Wednesday, 22 July 2015 00:23
NEW YORK: The dollar retreated from a three-month high against a basket of currencies on Tuesday on mild profit-taking, while commodity-related currencies stabilized on a pause in gold’s recent sell-off.
Traders dialed back their short-term bearish bets on the euro in light volume as Greece proceeded to adopt the tough measures required by its lenders to obtain cash and avert bankruptcy.
The dollar is expected to strengthen again in the coming weeks as traders anticipate the US Federal Reserve will raise interest rates by year-end.
Fed Chair Janet Yellen and other top central bankers have said higher rates are appropriate later this year if the US economy continues to strengthen.
“The tension is fading on the euro down there,” said David Rodriguez, quantitative strategist at FXCM in New York. “The dollar is still in control.”
The euro was up 0.4 percent at $ 1.0873 after retesting a near three-month low of $ 1.0808 set on Monday.
It is down 2.3 percent so far this month. The greenback was firm at 124.34 yen, hitting a five-week high of 124.48 late in the Asian session.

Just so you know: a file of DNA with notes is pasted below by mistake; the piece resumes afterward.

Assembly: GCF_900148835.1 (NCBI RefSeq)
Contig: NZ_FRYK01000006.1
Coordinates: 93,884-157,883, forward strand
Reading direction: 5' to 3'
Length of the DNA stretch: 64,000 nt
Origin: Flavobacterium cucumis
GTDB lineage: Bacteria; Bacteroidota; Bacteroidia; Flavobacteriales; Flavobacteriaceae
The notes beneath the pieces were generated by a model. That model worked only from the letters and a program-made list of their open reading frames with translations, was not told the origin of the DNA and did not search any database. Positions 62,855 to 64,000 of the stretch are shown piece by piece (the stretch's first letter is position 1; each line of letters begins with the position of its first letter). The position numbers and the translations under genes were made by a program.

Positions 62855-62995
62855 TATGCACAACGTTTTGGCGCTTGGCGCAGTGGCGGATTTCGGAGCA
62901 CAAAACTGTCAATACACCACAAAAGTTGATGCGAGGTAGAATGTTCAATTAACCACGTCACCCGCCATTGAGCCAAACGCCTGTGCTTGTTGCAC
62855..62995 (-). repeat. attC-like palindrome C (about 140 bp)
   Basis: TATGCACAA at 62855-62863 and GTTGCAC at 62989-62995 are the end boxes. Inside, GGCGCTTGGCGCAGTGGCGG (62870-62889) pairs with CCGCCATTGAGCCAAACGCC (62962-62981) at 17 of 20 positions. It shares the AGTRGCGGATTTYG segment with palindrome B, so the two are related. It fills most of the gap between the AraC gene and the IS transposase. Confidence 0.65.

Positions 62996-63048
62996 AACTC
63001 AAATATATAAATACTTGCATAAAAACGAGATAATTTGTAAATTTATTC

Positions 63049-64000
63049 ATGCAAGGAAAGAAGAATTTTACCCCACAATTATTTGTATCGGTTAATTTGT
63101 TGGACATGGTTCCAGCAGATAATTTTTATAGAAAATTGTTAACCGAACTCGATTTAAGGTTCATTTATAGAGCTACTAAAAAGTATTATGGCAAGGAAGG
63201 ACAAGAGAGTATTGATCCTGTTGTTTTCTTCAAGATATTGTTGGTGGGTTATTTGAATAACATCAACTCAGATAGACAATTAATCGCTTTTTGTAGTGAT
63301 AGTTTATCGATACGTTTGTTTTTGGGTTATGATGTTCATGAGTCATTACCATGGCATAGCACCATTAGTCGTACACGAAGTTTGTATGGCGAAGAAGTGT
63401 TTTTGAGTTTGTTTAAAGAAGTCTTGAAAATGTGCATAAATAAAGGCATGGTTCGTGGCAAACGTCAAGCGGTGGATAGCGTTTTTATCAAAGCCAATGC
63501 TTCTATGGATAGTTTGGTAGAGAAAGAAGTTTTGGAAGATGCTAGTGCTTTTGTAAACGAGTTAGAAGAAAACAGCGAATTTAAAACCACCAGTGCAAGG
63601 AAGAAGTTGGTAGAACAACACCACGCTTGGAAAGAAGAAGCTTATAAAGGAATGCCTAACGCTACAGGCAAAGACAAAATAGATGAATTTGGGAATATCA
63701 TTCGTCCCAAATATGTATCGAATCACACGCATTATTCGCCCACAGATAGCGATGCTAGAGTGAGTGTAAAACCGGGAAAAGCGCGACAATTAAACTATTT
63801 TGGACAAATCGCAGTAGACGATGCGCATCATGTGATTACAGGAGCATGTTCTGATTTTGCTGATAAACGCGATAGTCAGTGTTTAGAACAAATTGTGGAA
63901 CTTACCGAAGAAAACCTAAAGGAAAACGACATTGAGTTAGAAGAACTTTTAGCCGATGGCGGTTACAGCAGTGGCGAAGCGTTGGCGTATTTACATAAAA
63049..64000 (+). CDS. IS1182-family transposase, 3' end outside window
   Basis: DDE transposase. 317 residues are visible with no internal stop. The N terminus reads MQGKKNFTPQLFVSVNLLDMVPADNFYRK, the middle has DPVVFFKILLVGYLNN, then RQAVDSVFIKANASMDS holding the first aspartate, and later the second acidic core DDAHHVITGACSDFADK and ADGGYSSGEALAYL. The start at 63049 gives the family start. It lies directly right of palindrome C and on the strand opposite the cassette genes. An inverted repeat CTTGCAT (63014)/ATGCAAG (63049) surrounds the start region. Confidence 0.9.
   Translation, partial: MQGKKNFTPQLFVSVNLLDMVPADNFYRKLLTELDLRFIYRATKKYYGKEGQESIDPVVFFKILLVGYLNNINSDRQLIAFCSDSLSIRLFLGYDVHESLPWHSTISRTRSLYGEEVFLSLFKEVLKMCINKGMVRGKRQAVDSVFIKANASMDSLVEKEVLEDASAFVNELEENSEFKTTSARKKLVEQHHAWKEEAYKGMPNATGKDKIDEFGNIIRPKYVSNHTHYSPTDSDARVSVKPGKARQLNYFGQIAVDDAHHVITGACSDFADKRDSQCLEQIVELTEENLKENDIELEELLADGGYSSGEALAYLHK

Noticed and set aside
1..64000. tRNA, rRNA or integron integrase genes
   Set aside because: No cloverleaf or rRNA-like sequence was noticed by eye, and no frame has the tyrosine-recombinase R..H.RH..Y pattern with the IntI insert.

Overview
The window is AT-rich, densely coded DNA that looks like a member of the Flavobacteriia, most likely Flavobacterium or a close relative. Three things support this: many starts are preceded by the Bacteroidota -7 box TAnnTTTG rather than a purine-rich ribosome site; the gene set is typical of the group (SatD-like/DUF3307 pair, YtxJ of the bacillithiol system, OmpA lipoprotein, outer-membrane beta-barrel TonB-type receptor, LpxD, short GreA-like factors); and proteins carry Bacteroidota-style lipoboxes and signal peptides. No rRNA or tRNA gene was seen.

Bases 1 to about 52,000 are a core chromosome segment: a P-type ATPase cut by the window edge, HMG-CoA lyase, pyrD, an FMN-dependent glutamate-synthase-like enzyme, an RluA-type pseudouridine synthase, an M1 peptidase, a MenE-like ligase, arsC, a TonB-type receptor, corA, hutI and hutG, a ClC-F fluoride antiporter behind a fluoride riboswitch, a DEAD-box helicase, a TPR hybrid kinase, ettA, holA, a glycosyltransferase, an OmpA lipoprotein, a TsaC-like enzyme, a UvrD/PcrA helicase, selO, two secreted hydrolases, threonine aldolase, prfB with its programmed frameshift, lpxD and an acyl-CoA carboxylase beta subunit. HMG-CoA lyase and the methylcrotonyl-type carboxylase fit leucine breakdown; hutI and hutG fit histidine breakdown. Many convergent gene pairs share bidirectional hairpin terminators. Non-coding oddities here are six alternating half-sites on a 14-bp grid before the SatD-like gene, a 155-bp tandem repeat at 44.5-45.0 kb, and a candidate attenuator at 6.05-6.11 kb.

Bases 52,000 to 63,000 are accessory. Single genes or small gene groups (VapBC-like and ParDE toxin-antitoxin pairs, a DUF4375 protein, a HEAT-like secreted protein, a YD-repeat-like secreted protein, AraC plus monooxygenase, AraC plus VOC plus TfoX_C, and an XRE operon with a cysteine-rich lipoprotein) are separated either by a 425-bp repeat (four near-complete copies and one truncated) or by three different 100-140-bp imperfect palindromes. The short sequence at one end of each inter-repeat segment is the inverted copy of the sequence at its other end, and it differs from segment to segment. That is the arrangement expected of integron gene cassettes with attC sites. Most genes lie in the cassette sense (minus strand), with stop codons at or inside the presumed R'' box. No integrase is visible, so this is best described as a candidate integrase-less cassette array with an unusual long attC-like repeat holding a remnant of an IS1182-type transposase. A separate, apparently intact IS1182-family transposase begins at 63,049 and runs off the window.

The dollar index dipped 0.2 percent to 97.782 after touching a three-month peak at 98.151 earlier Tuesday.
The pullback in the dollar was mitigated by a rise in US Treasuries yields on expectations of a Fed rate increase and heavy supply of corporate bonds.
Meanwhile, the gold market stabilized after a steep drop on Monday, helping commodity-linked currencies including the Canadian, New Zealand and Australian dollars.
But minutes from the Reserve Bank of Australia’s latest meeting saw more declines in an Aussie dollar already at its lowest in six years. RBA’s view differed from New Zealand’s, where Prime Minister John Key on Monday offered the currency some verbal support.
The Aussie dollar was up 0.2 percent at $ 0.7383, while the kiwi rose 0.7 percent to $ 0.6604.
Spot gold prices held above a five-year low on Tuesday but there was anxiety that their fall would resume toward $ 1,000 an ounce due to sluggish Chinese demand and a possible Fed rate hike that would raise the appeal of the dollar.